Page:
‘Building bridges:’ Johnston Co. all girl, high school robotics team is bridging the gap in STEM
G-Force Robotics is the third all-girl team in the state.
CHARLOTTE, N.C. (WBTV) - A Johnston County all-girls, high school robotics team is working to eliminate the gender gap in the STEM and STEAM fields.
The Charlotte Motor Speedway held its annual STEAM Expo on Friday and hosted more than 1500 first through twelfth-grade students from North and South Carolina.
Students had the opportunity to participate in hands-on demonstrations, meet race car drivers, and learn about career opportunities in science, technology, engineering, art, and mathematics.
“We have such an array of jobs out here that we try to expose the kids to so they know what’s potentially down the road for them. Not all kids go to college and we talk to them about that too [plus] all of the other careers, like Ford Performance, which is a great example. They have schools where they’ll pay for them to come to learn how to be a mechanic at their shop,” said S.T.E.A.M. manager Babette Huitt.
One of the expo’s more than 40 participants was G-Force Robotics which is comprised of 12 female high school students in Johnston County who have a passion for STEM and getting more women involved in the STEM field.
“Without stuff like this sometimes people have no idea what they can do and it’s important to show them, yes you can do this, you can be an engineer, you can be a computer scientist, you can do whatever you put your mind to,” said G-Force Robotics member Claire Fendrick.
Claire Fendrick is one of the team’s members and says her passion for STEM and STEAM education started in middle school when she took a Snap Circuit course for her science class. She’s in ninth grade now and through G-Force Robotics she wants to make sure other girls get exposure and access to the same opportunities.
“It’s really important to give younger girls those opportunities to learn what they like especially when it comes to STEAM,” Fendrick said.
Her teammate Kaitlyn Nolte says she wanted to be an engineer her entire life and noticed the lack of representation as early as middle school.
“Back in my middle school robotics, I was the only girl out l of about thirty people,” Nolte said.
G-Force Robotics was created in April 2022 which is a flagship program of the Jonhston County STEM Girls Initiative 501c3. They are the third all-girl team in the state and will be participating in the NC FIRST Robotics Competition.
Since April they have volunteered more than 800 hours of their time educating younger female students about career opportunities in STEM through outreach efforts such as the STEAM expo and they recently designed and built a wheelchair ramp for a disabled veteran.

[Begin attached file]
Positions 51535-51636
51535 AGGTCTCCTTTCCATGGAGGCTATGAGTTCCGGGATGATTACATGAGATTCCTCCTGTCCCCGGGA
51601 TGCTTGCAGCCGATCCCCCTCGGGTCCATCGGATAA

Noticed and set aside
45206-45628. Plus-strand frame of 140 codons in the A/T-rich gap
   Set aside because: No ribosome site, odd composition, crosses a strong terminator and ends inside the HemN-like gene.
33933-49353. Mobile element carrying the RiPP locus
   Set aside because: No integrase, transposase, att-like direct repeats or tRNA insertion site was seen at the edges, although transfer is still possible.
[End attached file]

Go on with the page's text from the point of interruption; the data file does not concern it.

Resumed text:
“It’s been fantastic, it’s really helping me prepare for my future career field as an engineer. I feel like I’m getting a really big head start that a lot of other people don’t get the opportunity to have,” Nolte said.
Additionally, they offer short-course hybrid technology courses to girls in 5th through 8th grade as part of their program “Girls Teach Tech” and they also partner with global engineering firms to support STEM literacy in libraries and schools through their program “Be That Engineer Book Project.”
The students in G-Force are also assigned a mentor to help them with the business and marketing aspects of their organization.
T’yanna Rouse combined her passion for aerospace and aviation with her career in public relations to help mentor the girls in G-Force, and it’s an opportunity for her to also learn from them too.
“What I have the opportunity to do is teach the girls different ways to venture into the STEM workforce by using non-technical skills such as marketing, communications, and social media to still pour into that industry,” Rouse said.
According to the National Girls Collaborative Project, K-12 male students had a 21% likelihood of taking engineering courses compared to 8% of female students. Fendrick hopes to see more equitable opportunities in STEM arise for women.
“That’s really important to keep those numbers going up because there should be an equal amount of men and women in STEAM because STEAM has no gender,” Fendrick said.
Both students say they’re excited about future learning opportunities and paying it forward to other students across the state.
“I think it’s great to have female engineer role models that you can look up to, and honestly I’m hoping we’re building bridges for younger girls to follow in our footsteps,” Nolte said.
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